Web site and application used to be built as following :
- On the server side, you had all the data, all the logic (what to display and when) and at the end, the server push the answer
So we all know client/server apps.
Now, for a few years, we have a rise :
- SaaS services (Flickr, Delicious, Salesforce, etc)
- Web 2.0 and the mashups effect : you want to retrieve on one page your latest photos, aside your latest marks or latest custom requests, all coming from differents places
That's only feasible thanks to API, which allows interactions between some services/softwares over the net and retrieve data you will aggregate and use as you like.With an API, you can get / create / update / delete data in a system.
- Mobile apps, which are on the client side and are able to get data from somewhere over internet and display what you expect and of course manage some offline features so thar you app may work even if you have no connections.
- HTML5 and its ability to provide especially some local storage and offline management, with a consequence that you can do more on client side, as for mobile.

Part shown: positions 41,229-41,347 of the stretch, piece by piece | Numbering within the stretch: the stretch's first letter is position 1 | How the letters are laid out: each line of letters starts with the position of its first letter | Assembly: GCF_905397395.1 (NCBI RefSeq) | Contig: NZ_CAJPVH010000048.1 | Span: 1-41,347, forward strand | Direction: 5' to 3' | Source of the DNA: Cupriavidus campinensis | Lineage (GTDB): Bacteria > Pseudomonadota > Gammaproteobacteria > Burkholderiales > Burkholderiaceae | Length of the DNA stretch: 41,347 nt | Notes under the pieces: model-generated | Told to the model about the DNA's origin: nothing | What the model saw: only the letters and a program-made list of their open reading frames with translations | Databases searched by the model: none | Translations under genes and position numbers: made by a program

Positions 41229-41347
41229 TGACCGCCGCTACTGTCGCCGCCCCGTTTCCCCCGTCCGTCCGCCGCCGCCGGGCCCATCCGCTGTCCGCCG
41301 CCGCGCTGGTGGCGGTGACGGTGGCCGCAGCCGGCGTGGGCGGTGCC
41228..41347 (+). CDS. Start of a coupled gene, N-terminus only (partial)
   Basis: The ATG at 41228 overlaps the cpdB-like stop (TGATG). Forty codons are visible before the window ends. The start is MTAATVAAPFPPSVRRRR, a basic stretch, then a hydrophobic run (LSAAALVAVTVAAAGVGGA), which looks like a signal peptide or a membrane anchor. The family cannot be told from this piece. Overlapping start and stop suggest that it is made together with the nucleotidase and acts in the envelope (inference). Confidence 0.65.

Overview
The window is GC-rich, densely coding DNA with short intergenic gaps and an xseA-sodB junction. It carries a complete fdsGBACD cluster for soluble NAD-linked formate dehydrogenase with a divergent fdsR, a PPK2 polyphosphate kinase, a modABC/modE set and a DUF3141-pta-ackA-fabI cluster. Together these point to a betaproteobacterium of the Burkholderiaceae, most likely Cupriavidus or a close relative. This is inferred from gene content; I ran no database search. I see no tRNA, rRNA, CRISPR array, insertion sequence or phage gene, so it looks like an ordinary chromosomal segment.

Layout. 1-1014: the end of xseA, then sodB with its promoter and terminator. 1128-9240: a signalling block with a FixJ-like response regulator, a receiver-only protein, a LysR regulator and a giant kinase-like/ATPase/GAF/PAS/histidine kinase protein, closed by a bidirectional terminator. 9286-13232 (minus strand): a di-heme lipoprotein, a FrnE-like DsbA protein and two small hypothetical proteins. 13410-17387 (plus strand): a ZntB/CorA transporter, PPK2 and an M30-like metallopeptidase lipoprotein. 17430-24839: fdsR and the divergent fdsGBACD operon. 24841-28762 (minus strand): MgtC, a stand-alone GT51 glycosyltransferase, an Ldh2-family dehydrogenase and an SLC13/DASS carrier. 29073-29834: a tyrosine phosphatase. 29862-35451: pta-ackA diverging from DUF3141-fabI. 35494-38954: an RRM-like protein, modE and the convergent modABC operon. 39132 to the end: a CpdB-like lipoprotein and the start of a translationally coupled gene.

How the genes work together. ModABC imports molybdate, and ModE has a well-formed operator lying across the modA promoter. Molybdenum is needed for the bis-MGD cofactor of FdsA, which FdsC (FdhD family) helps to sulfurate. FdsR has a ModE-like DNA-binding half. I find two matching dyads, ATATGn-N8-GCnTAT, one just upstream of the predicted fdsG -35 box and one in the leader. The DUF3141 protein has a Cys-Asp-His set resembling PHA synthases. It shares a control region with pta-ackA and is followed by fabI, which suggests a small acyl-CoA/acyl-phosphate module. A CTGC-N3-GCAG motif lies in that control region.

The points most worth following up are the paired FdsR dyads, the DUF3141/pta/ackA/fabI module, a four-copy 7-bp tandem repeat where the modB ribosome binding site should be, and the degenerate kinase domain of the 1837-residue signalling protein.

- Have a look at AngularJS or BackboneJS which are HTML/JS framework to build web apps, on client side. See the AngularJS demo app you will build during the tutorial. Everything is done on client side, including search / sort, getting phone list and displaying phone details. For data, there are a few JSON files to provide data in a structured way.
The consequence of this shift is that you can move all or part of the logic on the client side. You need to be able to fetch/retrieve your data over the network, then apply the logic and render the content & layout to the user on client side, whatever it is a browser, a mobile phone.
So let's imagine you plan to build a new application and know that you will have several devices to support, you could change the architecture as follows :
- On backend side, just define an API to expose your data as you will use them, with some authentication & authorisation of course
- On client side (web / mobile / ...), build an app/web app that will connect to your API and consume the data and render it as expected.
In a article in French called "From mobile to web" where the same principe is used (API on one side to provide data and a web app on client side), it even goes one step further by imaginting a single app that will autodetect if you use a mobile or desktop browser and then render the appropriate display. I'm not convinced it's the best solution as it could make your code quite messy.